An oboist breaks through an abstract eye

Phew! I don’t know about you, but I’m happy to move forward past the politics that held us captive for the last year. Perceptions were torn apart and re-created. At the 21CMposium, a number of speakers, like flutist Sarah Robinson, spoke about the idea of challenging perceptions. In her Talk21, Robinson provides her own story of following the traditional career path in music as a cautionary and ultimately uplifting tale. She also serves as our final POP curator for 2016.

Associate Editor Elizabeth Nonemaker considers women in music who have inspired her most and why. And finally, Randy Cohen of Americans for the Arts provides ample reason for you to become an outspoken advocate. Cohen introduces the C.R.E.A.T.E. Act, an important piece of legislation every artist should know about, and gives steps on how to advocate for music and the arts.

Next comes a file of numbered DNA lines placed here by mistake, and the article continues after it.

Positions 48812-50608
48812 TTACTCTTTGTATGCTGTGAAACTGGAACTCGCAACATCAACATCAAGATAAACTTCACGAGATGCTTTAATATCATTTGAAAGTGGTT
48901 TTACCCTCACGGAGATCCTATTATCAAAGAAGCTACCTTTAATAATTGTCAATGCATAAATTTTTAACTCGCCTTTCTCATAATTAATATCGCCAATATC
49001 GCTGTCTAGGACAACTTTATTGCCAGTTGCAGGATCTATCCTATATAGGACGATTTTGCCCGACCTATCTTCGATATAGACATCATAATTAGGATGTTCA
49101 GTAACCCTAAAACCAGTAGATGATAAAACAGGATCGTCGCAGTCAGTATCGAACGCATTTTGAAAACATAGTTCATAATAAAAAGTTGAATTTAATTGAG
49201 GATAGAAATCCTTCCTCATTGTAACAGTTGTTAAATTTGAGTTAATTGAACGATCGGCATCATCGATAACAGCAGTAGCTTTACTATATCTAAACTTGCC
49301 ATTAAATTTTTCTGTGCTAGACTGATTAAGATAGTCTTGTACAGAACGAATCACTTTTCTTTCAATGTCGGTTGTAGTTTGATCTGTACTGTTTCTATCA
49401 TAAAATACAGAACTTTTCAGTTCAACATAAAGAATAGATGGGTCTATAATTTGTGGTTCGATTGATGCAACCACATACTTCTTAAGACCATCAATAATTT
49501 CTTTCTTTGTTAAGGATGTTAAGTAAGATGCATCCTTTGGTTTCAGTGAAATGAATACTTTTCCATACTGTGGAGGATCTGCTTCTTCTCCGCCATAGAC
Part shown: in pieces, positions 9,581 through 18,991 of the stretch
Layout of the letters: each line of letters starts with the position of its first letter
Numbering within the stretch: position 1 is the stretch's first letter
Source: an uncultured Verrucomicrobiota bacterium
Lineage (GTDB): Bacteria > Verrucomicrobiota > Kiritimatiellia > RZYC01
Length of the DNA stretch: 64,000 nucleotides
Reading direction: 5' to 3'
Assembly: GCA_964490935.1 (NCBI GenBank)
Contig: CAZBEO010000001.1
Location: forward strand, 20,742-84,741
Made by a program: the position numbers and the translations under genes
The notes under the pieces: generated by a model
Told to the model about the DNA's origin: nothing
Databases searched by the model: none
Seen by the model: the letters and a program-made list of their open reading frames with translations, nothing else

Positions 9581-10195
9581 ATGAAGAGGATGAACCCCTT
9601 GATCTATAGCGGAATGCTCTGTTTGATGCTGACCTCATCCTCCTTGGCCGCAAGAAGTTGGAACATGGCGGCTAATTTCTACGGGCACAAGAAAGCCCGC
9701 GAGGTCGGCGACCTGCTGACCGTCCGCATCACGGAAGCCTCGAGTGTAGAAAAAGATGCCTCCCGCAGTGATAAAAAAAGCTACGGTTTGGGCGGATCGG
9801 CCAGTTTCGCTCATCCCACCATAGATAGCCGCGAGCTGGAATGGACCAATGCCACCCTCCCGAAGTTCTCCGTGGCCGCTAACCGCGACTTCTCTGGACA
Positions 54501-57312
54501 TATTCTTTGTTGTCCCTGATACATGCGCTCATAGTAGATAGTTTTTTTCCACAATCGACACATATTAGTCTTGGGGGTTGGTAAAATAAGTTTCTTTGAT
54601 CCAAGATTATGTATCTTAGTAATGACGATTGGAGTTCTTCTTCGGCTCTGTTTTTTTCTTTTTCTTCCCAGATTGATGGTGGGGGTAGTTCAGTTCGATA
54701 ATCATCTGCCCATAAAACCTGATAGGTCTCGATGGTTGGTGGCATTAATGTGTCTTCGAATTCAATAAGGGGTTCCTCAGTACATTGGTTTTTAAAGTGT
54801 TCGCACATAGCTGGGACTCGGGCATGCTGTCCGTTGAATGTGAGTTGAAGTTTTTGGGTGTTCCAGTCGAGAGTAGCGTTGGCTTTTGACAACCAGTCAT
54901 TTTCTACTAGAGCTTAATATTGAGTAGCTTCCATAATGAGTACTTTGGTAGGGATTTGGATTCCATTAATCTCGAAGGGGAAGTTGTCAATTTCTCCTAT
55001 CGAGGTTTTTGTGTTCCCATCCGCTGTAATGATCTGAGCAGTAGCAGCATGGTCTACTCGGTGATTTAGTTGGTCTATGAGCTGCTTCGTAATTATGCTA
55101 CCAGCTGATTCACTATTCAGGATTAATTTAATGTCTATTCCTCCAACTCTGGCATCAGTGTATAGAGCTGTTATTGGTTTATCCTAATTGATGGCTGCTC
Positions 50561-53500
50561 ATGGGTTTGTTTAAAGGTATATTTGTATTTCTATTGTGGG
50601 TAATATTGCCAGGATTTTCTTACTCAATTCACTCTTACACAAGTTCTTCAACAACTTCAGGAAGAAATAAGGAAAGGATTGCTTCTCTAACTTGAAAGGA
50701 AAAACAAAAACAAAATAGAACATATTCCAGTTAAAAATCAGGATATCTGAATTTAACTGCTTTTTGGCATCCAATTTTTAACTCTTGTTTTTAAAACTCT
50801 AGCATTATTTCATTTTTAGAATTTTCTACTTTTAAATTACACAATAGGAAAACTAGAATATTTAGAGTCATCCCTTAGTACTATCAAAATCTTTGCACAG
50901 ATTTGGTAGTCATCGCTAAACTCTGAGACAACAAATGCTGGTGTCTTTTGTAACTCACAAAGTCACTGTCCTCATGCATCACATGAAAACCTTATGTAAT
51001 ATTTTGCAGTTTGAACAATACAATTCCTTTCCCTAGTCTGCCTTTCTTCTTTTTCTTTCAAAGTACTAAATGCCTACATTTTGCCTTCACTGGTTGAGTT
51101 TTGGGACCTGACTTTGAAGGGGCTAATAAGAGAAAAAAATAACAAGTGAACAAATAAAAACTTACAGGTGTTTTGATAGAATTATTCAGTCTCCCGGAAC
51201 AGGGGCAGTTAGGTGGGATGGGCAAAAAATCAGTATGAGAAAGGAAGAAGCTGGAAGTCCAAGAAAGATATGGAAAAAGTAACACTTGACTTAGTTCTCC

The arts are probably the most effective tool that exists to challenge perceptions and prompt change in our society. But they require artists open to the road less traveled like Robinson, who put a mirror up to bias like Nonemaker, or who teach us to advocate for our future like Cohen. We, as artists, must both challenge and be allowed to be challenged, if we want change.

Elizabeth Hinckley
21CM Editor

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The Women Who Lead Us

Four female musicians 1

I wondered about my own female role models in music – Marin Alsop, Julia Wolfe, Kaija Saariaho, Laurie Anderson. Was there a common thread that made them particularly inspiring to me? Or did they bring me some new idea of musicianship that I could not have gotten anywhere else?

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